-It’s exciting to know that there is still more we can do! What do you see as your future vision as a Suse Works?

I will continue to work as I have doing, and I would also like to spend relaxing time. However, we have been surprised to receive more orders than I expected for our new product pet charms. Since we are hair professionals, we thought that pet hair could also be made into crafts, and now they are becoming so popular that they are catching up with sales of brushes. We sometimes receive tearful phone calls from customers asking us to make charms from the hair of their pets. They have spent precious time with like family members, which is a very emotional experience for us, and we are not allowed to make any mistakes in the work. I have also received unusual orders, such as a customer wanting to make a brush from their baby’s hair or sometimes his own hair (laugh).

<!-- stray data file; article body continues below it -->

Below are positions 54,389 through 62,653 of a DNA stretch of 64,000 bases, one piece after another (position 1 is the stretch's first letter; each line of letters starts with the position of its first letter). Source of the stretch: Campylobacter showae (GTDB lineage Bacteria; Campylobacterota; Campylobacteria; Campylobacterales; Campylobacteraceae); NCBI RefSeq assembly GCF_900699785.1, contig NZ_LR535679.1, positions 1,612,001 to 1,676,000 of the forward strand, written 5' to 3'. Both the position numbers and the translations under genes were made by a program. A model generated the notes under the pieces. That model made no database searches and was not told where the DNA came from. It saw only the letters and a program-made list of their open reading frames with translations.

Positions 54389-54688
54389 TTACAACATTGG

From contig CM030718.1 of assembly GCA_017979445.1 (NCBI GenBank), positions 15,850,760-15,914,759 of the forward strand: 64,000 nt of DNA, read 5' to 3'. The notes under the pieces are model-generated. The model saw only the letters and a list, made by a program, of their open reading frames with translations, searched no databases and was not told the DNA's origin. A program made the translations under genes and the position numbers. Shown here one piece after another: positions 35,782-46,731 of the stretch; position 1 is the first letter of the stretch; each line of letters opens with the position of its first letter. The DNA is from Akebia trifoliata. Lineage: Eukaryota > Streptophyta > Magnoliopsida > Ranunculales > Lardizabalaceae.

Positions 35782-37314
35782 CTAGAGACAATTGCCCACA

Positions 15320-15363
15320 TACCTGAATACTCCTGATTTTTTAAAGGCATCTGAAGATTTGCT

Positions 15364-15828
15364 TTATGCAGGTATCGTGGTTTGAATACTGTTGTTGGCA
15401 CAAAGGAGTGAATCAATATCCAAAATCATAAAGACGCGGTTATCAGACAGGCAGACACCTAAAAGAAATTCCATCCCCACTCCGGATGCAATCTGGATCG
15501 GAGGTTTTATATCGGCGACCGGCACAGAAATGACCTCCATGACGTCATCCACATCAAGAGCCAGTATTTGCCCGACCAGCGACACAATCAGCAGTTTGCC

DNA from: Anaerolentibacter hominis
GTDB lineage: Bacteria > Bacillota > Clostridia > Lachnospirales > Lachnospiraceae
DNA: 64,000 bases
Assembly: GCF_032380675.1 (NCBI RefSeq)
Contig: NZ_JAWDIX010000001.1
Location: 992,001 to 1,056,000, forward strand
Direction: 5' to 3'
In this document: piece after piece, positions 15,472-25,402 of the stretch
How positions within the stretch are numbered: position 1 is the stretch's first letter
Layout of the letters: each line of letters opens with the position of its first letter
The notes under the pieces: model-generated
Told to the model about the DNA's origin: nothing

-Finally, may I have a message for young people who are interested in or aspire to enter the craft industry?

Patience. I have been making brushes for 65 years, and I now realize that if you persevere, you can make it. When times are tough, it is naturally hard on your body and mind, and there are times when you want to quit, but you have to keep going because you know that things will get better in the future. Also, I don’t think there is much point in just trying to make something without thinking or just working with your hands. I think it is important to have a vague idea that you want to make something good, and then work to figure out how to make it better.